Tuesday, September 6, 2016


Enjoyed the Italian GP? I didn't. A bad start from Lewis handed the race to Rosberg. "Pure class"? I disagree but I still will post this article just so that we can see at the end of the season how deluded Rosberg was. Of course he has a chance at the title but on pure pace and skills, Lewis wins hands down. Only luck can win it for Rosberg.

This article was written by Michelle Foster of PlanetF1. The original article can be found here.

Pure class from Nico Rosberg at a grand prix that proved that speed doesn’t guarantee good racing.

Rosberg’s got something
It was a classy win for Nico Rosberg as he raced unchallenged to his maiden Italian Grand Prix win.

Detractors will say it was an easy one, made uncomplicated by Lewis Hamilton’s start misfortunes, but Rosberg still did had to do the work.

He still had to lay down the fast laps, build a lead over the Ferraris – and over Hamilton by more than a second per lap in the opening stage – and he had to maintain his pace in the latter stages to keep his team-mate at bay and quash any hope that Hamilton may have had that he would be able to close up.

Sunday’s triumph not only saw Rosberg slash Hamilton’s lead to just two points, it also bolstered his belief that maybe he has a genuine chance at this year’s World title.

It was a 21st victory for Rosberg, moving him ahead of Mika Hakkinen and up to 14th on the all-time list. It was his 50th Formula 1 podium and his seventh win of this championship, beating his tally of six from 2015.

Even the best get it wrong
First to sixth in the space of a few metres, Lewis Hamilton initially told Mercedes that he had made a mistake off the line, only for Mercedes to inform him at the post-race debrief that it was not a driver error.

Rather, the team told him, it was yet another issue with the clutch, a problem that has caught out both drivers several times this season.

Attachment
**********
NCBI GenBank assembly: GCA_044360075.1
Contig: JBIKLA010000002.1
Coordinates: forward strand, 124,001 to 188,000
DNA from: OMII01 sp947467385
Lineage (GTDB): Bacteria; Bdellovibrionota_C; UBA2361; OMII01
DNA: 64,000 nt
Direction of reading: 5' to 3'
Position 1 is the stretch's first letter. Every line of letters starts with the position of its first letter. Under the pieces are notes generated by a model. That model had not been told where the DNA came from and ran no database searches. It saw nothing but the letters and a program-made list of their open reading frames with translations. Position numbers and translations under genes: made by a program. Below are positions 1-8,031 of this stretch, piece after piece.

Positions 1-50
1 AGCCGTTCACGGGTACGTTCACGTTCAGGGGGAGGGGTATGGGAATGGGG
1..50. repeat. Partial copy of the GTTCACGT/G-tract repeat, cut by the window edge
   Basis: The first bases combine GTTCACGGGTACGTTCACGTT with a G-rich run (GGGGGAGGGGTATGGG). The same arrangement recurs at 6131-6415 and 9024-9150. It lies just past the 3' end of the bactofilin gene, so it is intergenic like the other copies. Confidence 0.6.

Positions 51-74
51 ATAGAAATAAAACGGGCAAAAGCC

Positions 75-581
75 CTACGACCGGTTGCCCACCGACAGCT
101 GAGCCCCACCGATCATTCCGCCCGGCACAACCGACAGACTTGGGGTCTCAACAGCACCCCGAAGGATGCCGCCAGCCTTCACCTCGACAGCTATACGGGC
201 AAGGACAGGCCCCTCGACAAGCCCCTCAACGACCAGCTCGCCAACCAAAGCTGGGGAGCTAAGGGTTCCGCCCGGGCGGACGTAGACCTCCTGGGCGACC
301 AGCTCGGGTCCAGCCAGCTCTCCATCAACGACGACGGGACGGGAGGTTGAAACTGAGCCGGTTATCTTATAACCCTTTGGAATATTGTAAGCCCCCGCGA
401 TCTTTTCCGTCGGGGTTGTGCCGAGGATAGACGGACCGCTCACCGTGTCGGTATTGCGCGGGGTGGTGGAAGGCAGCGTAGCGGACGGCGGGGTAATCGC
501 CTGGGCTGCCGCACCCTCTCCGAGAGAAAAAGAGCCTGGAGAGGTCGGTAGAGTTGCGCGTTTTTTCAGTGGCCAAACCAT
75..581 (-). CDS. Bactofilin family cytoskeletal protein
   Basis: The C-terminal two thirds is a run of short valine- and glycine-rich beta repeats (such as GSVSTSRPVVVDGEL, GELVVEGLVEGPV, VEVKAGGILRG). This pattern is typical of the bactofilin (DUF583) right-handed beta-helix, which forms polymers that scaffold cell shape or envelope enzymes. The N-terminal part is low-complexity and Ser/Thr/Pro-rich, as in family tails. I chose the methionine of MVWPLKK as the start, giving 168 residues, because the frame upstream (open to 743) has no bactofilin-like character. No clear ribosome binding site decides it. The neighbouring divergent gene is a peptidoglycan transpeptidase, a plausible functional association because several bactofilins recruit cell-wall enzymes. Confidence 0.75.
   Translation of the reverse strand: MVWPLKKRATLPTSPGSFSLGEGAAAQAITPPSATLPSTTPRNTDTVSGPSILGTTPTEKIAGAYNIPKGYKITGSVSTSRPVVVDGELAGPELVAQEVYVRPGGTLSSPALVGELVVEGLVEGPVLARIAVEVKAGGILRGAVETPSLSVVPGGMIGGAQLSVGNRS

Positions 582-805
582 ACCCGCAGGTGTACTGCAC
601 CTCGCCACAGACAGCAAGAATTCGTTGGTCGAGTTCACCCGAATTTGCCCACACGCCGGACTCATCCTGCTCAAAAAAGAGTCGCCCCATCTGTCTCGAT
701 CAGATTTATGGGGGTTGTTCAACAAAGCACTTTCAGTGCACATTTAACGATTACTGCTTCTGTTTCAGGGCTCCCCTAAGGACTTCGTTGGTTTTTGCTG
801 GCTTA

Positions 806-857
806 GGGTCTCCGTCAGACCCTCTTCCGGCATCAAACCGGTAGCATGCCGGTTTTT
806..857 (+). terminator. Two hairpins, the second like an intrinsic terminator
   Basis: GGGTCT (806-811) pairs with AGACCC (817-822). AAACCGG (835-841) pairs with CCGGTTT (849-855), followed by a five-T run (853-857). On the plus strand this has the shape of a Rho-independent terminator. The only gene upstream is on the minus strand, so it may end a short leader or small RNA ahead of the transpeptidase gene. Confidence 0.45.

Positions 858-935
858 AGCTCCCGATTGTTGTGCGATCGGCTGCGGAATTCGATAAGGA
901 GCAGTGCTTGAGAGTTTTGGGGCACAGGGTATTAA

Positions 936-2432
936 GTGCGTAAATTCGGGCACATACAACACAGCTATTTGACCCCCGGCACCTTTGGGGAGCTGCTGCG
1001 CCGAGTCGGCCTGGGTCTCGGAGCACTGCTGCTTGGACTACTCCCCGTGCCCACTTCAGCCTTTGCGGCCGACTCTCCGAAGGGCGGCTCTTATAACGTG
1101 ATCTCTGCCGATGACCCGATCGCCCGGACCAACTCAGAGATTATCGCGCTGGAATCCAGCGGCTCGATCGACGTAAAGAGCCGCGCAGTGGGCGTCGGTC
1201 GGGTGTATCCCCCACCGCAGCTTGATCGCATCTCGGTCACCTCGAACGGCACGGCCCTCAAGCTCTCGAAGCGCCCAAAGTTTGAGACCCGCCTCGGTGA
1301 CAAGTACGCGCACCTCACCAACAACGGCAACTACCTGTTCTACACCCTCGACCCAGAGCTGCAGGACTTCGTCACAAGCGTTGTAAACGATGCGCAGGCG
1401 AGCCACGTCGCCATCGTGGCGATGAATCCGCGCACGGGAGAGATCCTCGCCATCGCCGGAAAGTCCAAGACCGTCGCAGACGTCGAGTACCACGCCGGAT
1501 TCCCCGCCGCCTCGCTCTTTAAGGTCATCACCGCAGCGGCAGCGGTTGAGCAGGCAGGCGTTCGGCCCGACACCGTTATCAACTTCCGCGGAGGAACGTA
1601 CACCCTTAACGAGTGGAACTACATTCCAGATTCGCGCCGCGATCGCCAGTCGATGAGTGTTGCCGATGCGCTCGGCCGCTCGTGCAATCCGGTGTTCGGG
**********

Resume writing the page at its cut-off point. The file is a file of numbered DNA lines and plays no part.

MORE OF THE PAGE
Mercedes have dominated Formula 1 for the past two-and-a-half years as they have managed to get everything right; the engine, the chassis, the drivers. Everything but the clutch that is.

“They’ll be working very hard,” Hamilton said of the issue. “It’s not a quick fix, something you can change for the next race. We have made improvements, so we have seen more consistent, better starts, but we are still caught out by the random variation that we have from one weekend to the other.”

Speed does not guarantee epic racing
Monza is Formula 1’s fastest grand prix. On Sunday, Rosberg covered the 306.72 kilometres in one hour, 17 minutes, and 28.089 seconds.

Fernando Alonso clocked the day’s fastest lap time of 1:25.340 with an average speed of 244.373kph.

And yet it was rather boring.

Rosberg went unchallenged at the front, Lewis Hamilton and the Ferraris changed positions through pitstop strategies, which also played a huge role in the rest of the top ten.

Were it not for Daniel Ricciardo’s pass on Valtteri Bottas, where he came from a long way behind with his “DRS open, and head tucked” to pass the Williams at the first chicane, there would be very little overtaking action of consequence to speak of.

It is a concern that many have for next year’s new regulations. Formula 1 may be taking steps to make the cars five seconds per lap faster, but that just means the snooze fest will be over faster.

A glimmer of hope for Ferrari
Sebastian Vettel gave Ferrari and their tifosi something to celebrate on Sunday as he joined the Mercedes drivers on the podium at the Scuderia’s home grand prix.

It was a good result for Ferrari, who have fallen behind Red Bull Racing in recent weeks, and was made even more so by Kimi Raikkonen fourth on the day.

But, if you look a bit closer, Sunday’s result was rather concerning.

Vettel and Raikkonen were dropped by Rosberg in the opening stint despite being on supersoft tyres to the German’s softs.

Even when the Mercedes driver switched to the medium tyres, and they were running supersofts and softs, they were unable to close the gap. Nor were they able to keep Hamilton, who had the same tyre strategy as his team-mate, behind them.

Second best on the day, but a very distant second.

Formula 1 is getting younger and younger
36-year-old Jenson Button is stepping aside for 24-year-old Stoffel Vandoorne while 35-year-old Felipe Massa is also out, reportedly making way for 18-year-old Lance Stroll.

While not many will argue that Vandoorne, who came through Renault Formula 3.5 and GP2, has done the hard yards to secure his place on the grid, Stroll is yet another example of Formula 1 teams being willing to gamble on young talent.

Should the Canadian sign as Massa’s replacement, he will be the latest teenager on the grid.

But like the other two, Esteban Ocon and Max Verstappen, Stroll has begun to make a name for himself in the European F3 Championship, which he is currently leading.

Elder statesmen out, barely old enough to shave in.

Michelle Foster

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